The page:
Originally Posted by MrRetep
I suggest getting a bit of underpowered car to start with if you really do want to get into tracking heavily/seriously. It'll teach you car control and let you focus on learning rather than "racing", then you can move up to more powerful cars, I raced a 160hp Porsche 924s (944 spec so it was gutted, full cage, etc) for about 5 years before I moved up and even in the 924s I could run laps around the guys bringing high horsepower cars out to the track. I have passed many a ferrari in a corner only to have the owner hate me afterward because I showed up his 200k car in my 7k track beater. granted as soon as we got to the straights I was a dot in his mirror
what im getting at, is that IMO its more important to learn how to drive than have power, becase that power will bite you in the ass at some point. Now days im running a Porsche 928 (500whp/450ish tq) weighing it at close to 2500 lbs so this thing flies. I still lose it some times, even though I have years of experience. you can only do so much before you're just along for the ride. ie going off track at 130 into a dirt embankment then over the embankment into a sand pit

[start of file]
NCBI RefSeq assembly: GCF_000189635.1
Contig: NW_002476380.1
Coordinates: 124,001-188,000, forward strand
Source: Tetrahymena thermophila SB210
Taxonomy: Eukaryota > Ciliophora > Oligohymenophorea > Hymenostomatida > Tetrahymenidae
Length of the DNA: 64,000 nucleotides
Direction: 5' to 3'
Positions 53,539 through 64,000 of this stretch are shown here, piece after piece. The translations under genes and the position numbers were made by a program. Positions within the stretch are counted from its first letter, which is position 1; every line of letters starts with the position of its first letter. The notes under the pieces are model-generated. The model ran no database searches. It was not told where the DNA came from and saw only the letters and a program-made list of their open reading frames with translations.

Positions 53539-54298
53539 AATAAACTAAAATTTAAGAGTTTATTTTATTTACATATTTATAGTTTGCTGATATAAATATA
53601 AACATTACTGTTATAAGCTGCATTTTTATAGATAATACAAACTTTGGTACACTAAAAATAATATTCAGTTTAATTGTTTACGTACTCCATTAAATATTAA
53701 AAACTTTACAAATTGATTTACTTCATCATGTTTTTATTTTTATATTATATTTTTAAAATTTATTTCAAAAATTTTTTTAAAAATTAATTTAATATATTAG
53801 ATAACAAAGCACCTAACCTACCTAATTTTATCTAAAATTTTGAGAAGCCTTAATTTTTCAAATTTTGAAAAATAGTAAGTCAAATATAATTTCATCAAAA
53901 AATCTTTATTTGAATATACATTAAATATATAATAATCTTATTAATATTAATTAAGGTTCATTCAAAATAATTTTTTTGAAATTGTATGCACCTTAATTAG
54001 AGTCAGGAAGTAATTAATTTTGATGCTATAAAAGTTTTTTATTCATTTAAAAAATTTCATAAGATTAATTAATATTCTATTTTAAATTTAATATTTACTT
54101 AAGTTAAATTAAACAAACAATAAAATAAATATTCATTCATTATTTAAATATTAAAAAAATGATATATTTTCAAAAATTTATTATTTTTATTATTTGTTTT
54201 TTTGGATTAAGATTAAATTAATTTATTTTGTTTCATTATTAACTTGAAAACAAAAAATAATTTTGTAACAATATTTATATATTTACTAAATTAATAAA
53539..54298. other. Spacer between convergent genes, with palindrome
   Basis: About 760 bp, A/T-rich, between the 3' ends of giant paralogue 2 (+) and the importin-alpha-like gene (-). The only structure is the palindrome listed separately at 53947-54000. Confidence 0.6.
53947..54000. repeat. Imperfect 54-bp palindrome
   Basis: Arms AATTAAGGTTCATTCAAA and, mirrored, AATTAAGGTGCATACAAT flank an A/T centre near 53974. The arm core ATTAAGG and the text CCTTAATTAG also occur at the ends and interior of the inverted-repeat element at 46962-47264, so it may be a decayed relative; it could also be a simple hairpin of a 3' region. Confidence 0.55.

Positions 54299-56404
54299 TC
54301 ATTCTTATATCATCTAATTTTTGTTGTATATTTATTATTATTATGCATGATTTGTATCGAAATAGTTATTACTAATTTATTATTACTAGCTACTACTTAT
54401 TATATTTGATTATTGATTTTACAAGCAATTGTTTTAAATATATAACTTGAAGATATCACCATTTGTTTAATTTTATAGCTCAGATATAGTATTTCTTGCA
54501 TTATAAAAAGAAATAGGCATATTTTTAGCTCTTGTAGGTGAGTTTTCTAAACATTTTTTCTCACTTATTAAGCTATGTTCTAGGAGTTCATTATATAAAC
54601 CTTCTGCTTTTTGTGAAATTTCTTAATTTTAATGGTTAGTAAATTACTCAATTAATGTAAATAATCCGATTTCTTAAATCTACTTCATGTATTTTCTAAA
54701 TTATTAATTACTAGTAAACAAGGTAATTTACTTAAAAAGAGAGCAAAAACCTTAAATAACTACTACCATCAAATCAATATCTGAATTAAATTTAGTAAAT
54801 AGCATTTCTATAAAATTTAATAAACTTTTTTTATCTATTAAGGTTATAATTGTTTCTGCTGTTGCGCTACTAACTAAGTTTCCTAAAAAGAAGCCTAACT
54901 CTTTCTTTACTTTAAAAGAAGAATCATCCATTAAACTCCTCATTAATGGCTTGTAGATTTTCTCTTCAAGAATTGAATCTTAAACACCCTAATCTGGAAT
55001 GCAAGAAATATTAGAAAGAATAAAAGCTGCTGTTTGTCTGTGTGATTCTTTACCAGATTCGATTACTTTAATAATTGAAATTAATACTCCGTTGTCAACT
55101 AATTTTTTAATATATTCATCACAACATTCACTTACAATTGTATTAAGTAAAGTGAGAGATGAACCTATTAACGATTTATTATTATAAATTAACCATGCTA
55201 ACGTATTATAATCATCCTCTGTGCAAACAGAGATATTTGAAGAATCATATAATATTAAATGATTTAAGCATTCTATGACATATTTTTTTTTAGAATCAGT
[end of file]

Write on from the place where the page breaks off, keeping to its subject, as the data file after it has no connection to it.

luckily I was going backwards so the car didnt flip when i hit the dirt. start taking your 5 to the track, it will start getting you the seat time ( i used to do autox in a 4 door accord before I got a decent car) and always remember, if in doubt go flat out.
edit: sorry for the rambling, I could talk about this for hours. I absolutely love driving
I've had a little bit of seat time with the 5 already. So, I'm not completely unfamiliar with how a powerful (I guess 325hp is powerful but not too crazy) car will react on the track. But you're 100% right, no matter what car, the amount of seat time is what's important. I had to get rid of the 5 about a year ago because it was having some serious problems. And I've been driving a Jetta for my last year of college. Once I get something a little more track worthy, I'll be headed back soon.